Hello everyone, Recently @Shamalama showed me great kindness and generosity when he sent me some samples of matrix from three Devonian sites. This package arrived yesterday and I have slowly been picking out all of the tiny fossils. I want to use this topic to show off my finds. Here is everything I received:
  17. Shumilova, T.G., Ulyashev, V.V., Kazakov, V.A., Isaenko, S.I., Svetov,S.A., Chazhengina, S.Y., Kovalchuk, N.S., Karite – diamond fossil: a new type of natural diamond,Geoscience Frontiers, https://doi.org/10.1016/j.gsf.2019.09.011. (open access) https://www.sciencedirect.com/science/article/pii/S1674987119301768 Yours, Paul H.
  18. Micro shark teeth

    From the album Post Oak Creek

    Micro shark teeth fossils found in micromatrix collected 9/28/19. Clockwise: The upmost orange one is nurse shark (Cantioscyllium sp.) with intact root, goblin (Scapanorynchus sp.), crow (Squalicorax sp.), Hybodus sp., and either Cretodus sp. or goblin.
  19. Post oak creek mystery micro tooth

    Hey y'all. I haven't seen anyone post about POC microfossils, so last time I was there I filled a sandwich bag full of gravel. I looked through it yesterday and found a bunch of neat stuff: sawfish oral teeth (see gallery), tiny sharks' teeth, vertebrae, fish teeth, mastodon ivory (?), bone, etc. There's this one tooth that I can't i.d. I'm not sure if it's sawfish, I don't think it's a shark. Thank you!
  20. Ptychotrygon sp. (sawfish) oral teeth

    From the album Post Oak Creek

    Tiny oral teeth from extinct sawfish. I haven't seen many posts about POC microfossils, so I decided to see what's there. I filled a sandwich baggie with gravel last time I was there and found these and a ton of other neat stuff. Scale bar ~ 1 mm.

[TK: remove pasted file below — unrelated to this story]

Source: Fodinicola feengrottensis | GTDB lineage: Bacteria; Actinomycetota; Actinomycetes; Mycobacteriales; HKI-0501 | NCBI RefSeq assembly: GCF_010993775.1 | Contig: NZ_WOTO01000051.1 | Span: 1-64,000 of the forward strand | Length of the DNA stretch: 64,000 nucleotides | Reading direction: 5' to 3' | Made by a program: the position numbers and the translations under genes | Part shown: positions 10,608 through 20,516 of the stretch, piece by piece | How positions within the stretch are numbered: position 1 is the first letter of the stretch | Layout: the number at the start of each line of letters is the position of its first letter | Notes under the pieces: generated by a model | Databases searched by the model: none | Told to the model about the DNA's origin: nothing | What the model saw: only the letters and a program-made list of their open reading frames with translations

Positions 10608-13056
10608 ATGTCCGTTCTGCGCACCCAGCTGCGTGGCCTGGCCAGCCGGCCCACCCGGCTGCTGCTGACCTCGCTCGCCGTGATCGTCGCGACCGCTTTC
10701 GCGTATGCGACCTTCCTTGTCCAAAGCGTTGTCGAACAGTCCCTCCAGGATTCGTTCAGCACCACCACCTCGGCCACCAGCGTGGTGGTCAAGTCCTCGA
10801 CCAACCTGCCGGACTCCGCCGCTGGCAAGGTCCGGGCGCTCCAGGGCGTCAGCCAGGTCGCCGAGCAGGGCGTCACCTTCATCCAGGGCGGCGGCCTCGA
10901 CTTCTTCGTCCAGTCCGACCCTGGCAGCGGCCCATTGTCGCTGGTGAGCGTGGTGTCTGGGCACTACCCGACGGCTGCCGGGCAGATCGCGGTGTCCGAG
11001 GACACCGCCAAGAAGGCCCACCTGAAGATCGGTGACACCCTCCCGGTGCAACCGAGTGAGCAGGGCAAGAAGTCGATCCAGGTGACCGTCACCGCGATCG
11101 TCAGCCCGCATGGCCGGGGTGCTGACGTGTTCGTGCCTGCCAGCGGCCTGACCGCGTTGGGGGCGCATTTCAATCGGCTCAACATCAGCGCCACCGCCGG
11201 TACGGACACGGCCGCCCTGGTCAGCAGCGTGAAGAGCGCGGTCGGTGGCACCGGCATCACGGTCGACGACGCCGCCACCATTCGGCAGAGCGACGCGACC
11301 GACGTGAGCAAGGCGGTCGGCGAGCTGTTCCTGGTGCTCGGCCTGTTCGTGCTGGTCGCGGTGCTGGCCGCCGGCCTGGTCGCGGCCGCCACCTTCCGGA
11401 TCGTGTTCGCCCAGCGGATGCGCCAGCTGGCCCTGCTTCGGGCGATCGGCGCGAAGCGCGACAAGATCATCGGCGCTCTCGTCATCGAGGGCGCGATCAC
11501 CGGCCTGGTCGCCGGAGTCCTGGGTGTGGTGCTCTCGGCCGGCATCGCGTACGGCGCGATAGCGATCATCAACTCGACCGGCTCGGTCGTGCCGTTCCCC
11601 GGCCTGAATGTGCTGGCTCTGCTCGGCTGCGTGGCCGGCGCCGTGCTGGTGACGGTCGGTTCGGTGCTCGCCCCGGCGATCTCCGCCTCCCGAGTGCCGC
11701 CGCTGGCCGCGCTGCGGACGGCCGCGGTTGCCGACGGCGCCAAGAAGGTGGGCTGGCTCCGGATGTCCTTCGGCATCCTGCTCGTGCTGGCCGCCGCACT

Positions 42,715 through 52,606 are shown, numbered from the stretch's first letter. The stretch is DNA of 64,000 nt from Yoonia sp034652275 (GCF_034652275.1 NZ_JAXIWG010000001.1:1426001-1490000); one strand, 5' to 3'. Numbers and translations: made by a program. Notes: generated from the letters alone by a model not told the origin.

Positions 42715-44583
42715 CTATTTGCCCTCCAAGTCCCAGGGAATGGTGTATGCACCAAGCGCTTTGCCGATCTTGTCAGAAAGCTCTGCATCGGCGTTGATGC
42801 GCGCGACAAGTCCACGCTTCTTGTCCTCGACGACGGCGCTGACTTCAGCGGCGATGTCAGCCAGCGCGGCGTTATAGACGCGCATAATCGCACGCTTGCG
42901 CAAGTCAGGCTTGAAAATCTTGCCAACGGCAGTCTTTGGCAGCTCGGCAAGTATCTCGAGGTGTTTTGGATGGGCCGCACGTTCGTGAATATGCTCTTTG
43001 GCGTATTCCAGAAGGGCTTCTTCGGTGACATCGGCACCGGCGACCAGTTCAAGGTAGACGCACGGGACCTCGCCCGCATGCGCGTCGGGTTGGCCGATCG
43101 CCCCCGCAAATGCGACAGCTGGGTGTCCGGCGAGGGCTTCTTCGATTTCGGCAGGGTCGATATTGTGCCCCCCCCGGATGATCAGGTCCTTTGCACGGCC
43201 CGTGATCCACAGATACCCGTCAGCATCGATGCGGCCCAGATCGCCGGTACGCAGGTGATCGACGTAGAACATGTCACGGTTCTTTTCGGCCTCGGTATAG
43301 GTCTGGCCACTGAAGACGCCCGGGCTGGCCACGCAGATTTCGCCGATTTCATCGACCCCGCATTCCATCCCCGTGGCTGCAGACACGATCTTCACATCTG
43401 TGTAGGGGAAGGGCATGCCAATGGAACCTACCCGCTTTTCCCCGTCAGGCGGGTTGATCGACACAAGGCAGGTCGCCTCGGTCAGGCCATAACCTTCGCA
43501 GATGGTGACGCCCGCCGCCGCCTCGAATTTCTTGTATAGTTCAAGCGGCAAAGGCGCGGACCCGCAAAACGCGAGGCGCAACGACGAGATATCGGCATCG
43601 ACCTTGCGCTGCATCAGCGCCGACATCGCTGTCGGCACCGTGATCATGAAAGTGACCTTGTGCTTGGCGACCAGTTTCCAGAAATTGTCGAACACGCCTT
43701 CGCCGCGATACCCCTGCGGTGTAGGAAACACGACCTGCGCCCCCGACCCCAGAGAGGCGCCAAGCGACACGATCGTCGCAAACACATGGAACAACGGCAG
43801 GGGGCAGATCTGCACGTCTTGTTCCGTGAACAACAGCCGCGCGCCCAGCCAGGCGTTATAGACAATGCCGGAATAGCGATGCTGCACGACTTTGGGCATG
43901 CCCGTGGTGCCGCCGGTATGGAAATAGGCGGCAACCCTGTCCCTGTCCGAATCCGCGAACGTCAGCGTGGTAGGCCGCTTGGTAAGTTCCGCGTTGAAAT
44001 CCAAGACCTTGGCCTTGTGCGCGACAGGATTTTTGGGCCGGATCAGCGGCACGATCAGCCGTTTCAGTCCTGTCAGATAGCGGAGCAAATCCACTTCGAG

21. Echinoids

    The first 8 are echinoids and echinoid spines, I have seen plenty of photos of them while researching forams. Doctor Mud.....I can not confirm it but I do think you may be right about the last two being some sort of echinoid, This thing is only about a half a millimeter in size, I can't find anything online that looks like it but will keep at it.
  22. Hi, a few days ago I went on my first ever fossil hunting trip to Eben-Emael, a Limestone quarry in Belgium that dates to the Maastrichtian and is part from the type location (the historical ENCI quarry being only a 3,5 km to the north. The trip was orginized by the BVP (Belgische Vereniging voor Paleontologie) and a short report of the trip with phot's and some of the finds can be found in this topic by @Manticocerasman who I was lucky enough to tag along with, cause I doubt I would have found many mention worthy fossils without the guidance of Kevin. But since I am into microfossils I decided to collect some samples of the limestone without the obvious fossils home to later be able to look for microfossils as it should be quite rich. I think I have around 1 - 3 kg of matrix left to look for microfossils. But I have never myself dissolved matrix, and although it seems easy, I don't want to make any mistakes. During the trip they advised me on two different approaches, depending on what kind of fossils I wanted to find. One approach was dissolving in water and the other in vinegar, but now the seeming obvious question. How exactly do I do that? Should I just take a bucket of a glass, fill it halfway with said liquids and just wait? Or should I use a sieve and lay the block there so only fossils remain in the sieve and the rest goes to the buttom. Does the limestone just dissolve or does some kind of putty residu where the microfossils will be in? If so, how to properly remove the fossils when you pour out the liquids without pouring out the fossils? I know I have many questions and some might be very obvious and straigh-forward, but I really haven't done this before and I would like to do it the right way from start. So thanks in advance for any tips & tricks, I would really appreciate any help!
  23. These things are very small and difficult to find but I came across a stone that was littered with hundreds of forams and these spicules. I don't recall seeing anything that look like a sponge so I'm very curious as to why there were so many of these spicules being found in this stone that was found in a desert.